There's my amine group, oh; I have a great story for you about sulfhydryl groups. sulfhydryl groups, salt hydryl SH these are found in certain amino acids. Let me show you one of those amino acids. Amino acids, as you know, are part of proteins. Amino acids are part of proteins. Let's build this amino acid. So, once again it is going to have an amine and an acid group so COH, NH[2]. And I'm building an amino acid that is going to have a sulfur group so we're going to put a C and we are going to give it some Hs right here. And we are going to use four bonding sites so we're going to put our sulfhydryl group right here. When two amino acids that contain a sulfhydryl group come together they form what are called disulfide bridges. Why did I want to tell you about this? There is a story behind everything.
Did you ever have a perm? I get them frequently. And, what they do when they give you a perm is they put these chemicals on your hair and guess what these chemicals do? They break disulfide bridges. Now, your hair is made out of protein, they break the disulfide bridges, you are breaking your hair proteins and then what do you do? You put them back together again. You put them back together again the way you want it. So, if you have curly hair and you want to straighten it you break those disulfide bridges and then you straighten it out and you let them come back together again as straight hair. Or, if you have straight hair you curl those babies up you break the disulfide bridges and then you put them back together again biochemically and you come out.
Last but not least perhaps the most important of all of these things is the phosphate group, organic phosphates. I can't tell you enough about phosphate groups, but I have to tell you something about them. Phosphate groups are derived from an acid. How do I know that? Just look at this we've got an O- here and an O- here, which means it is ionized. If it is ionized it must have lost something. What did it lose? A hydrogen. Well, something that loses a hydrogen is called an acid, so a phosphate group has been derived from an organic acid called phosphoric acid. What do I want to tell you about phosphate groups? They are the secret to life, because let me tell you something without phosphate groups you could not form what are called phosphorylated intermediates. What is a phosphorylated intermediate? You don't know? Well, phosphorylated intermediates are the way we pass energy from molecule to molecule to molecule. Without these phosphorylated intermediates life as you and I know it doesn't exist. Functional side groups are kind of important. You better get to know them.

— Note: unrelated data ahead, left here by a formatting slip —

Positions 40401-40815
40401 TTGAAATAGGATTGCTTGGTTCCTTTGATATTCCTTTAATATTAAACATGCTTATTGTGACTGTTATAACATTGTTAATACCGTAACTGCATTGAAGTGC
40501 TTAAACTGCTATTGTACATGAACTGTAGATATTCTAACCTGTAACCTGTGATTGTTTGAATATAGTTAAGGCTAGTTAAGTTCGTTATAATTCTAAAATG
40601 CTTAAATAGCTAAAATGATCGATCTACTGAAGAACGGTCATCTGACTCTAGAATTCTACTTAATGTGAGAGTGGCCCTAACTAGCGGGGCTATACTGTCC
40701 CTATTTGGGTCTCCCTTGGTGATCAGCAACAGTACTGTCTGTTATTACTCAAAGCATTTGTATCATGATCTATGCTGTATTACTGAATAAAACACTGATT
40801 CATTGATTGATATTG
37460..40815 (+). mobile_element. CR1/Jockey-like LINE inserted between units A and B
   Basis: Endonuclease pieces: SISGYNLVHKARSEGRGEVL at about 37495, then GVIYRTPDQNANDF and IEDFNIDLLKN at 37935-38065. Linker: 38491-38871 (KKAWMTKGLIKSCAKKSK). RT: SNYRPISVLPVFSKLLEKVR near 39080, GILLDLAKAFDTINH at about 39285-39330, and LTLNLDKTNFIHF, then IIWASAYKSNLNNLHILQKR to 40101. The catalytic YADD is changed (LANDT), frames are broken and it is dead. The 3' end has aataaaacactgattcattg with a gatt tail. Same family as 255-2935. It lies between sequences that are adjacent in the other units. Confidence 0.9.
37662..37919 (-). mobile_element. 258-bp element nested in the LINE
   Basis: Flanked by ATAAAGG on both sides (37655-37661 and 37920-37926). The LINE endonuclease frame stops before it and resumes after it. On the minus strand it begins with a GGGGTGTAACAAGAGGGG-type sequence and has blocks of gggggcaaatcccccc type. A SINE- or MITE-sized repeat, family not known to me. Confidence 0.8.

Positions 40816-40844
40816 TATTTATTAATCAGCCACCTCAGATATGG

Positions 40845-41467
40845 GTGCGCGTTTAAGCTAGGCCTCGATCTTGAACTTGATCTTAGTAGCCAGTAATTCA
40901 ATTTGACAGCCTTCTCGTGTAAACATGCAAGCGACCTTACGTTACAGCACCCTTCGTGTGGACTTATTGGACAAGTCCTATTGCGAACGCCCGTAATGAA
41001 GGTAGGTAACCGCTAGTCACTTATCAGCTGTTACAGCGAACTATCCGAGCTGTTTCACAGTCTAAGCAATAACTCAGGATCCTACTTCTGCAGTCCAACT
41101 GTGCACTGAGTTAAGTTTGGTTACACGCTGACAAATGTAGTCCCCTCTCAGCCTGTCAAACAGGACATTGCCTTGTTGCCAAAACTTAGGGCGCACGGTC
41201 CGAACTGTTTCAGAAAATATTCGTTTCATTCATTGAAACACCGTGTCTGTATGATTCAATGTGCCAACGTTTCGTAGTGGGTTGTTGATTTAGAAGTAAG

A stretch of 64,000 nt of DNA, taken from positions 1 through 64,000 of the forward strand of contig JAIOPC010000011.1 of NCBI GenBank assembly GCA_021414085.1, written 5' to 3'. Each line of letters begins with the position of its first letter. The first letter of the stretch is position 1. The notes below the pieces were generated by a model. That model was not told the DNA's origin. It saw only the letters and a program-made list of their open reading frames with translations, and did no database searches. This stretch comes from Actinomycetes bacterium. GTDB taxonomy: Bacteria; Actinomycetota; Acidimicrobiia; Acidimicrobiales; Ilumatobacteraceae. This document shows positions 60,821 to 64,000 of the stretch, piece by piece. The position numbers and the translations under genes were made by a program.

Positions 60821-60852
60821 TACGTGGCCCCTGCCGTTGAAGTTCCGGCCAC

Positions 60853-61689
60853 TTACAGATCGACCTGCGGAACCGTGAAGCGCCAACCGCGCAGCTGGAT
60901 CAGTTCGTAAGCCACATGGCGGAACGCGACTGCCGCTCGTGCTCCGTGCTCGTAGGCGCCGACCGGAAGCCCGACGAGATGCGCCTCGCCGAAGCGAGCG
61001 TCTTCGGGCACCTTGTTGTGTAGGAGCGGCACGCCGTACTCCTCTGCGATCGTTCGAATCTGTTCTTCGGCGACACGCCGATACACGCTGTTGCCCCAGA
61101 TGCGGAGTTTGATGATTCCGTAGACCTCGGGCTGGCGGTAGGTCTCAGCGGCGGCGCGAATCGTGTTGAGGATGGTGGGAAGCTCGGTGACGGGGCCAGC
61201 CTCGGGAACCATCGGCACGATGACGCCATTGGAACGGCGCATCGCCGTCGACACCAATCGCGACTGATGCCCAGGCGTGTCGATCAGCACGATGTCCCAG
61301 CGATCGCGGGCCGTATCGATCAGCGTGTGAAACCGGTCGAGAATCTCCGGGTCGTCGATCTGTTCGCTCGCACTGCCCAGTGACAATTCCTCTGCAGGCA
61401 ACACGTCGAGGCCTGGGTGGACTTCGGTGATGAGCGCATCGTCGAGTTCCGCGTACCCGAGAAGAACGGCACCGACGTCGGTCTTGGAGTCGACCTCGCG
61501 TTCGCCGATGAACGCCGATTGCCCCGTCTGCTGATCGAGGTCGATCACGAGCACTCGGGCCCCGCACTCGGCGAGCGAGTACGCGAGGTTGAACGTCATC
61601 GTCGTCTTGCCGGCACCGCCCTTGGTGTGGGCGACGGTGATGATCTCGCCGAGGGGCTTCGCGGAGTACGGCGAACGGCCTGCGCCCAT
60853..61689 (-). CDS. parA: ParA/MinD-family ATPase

Inorganic and Organic Chemistry
Carbon Chemistry
Functional Side Groups Page [1 of 2]